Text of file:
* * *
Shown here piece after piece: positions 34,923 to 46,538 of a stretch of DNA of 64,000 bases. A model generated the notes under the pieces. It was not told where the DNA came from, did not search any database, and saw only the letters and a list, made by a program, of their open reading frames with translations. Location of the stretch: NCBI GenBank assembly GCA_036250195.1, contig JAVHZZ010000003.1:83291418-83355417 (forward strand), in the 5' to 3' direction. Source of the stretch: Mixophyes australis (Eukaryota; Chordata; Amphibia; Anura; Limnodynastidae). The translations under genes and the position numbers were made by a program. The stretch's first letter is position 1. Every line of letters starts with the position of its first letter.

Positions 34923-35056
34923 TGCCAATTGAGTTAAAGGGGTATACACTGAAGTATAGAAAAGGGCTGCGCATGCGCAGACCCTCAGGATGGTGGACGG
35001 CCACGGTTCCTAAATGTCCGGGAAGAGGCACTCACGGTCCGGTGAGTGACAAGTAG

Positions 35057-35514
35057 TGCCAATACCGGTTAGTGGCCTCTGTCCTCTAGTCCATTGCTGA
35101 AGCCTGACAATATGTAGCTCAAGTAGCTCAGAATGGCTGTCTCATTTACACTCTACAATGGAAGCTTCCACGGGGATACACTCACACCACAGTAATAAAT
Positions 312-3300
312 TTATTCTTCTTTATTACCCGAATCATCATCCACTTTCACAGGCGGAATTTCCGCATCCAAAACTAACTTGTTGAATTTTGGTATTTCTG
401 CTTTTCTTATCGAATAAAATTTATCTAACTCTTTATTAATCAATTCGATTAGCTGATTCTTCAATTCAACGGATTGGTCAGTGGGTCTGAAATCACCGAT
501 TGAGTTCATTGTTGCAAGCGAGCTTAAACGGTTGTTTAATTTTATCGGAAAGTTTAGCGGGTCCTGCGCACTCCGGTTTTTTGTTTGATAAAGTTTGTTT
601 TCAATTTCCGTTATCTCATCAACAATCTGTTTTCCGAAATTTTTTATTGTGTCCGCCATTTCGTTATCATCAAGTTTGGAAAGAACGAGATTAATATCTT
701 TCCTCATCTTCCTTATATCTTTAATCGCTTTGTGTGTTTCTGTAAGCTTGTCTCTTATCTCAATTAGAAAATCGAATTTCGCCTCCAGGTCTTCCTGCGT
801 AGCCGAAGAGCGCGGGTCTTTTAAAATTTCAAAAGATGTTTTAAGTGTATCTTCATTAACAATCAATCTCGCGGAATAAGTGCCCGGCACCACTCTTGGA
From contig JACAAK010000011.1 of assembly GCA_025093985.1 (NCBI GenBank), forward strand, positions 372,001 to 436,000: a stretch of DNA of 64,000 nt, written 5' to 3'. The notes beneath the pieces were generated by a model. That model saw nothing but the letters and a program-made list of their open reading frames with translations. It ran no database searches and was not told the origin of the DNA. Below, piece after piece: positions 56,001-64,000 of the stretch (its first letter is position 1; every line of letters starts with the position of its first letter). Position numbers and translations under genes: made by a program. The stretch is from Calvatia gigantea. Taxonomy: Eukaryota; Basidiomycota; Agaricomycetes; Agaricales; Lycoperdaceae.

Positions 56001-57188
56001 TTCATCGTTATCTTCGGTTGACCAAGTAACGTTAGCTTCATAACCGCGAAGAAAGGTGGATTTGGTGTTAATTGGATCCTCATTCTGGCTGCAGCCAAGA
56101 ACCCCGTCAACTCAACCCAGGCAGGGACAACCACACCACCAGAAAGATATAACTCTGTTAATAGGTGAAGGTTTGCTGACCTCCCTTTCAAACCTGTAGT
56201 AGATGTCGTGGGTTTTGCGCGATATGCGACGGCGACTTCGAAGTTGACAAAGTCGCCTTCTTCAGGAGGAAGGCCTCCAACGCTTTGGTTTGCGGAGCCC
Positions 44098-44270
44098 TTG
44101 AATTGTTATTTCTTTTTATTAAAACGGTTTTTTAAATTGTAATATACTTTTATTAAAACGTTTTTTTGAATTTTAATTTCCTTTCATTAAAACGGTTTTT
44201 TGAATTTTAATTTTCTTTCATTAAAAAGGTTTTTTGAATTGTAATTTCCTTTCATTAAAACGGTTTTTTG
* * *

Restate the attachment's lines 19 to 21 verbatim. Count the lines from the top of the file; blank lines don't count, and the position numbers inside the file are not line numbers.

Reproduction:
56201 AGATGTCGTGGGTTTTGCGCGATATGCGACGGCGACTTCGAAGTTGACAAAGTCGCCTTCTTCAGGAGGAAGGCCTCCAACGCTTTGGTTTGCGGAGCCC
Positions 44098-44270
44098 TTG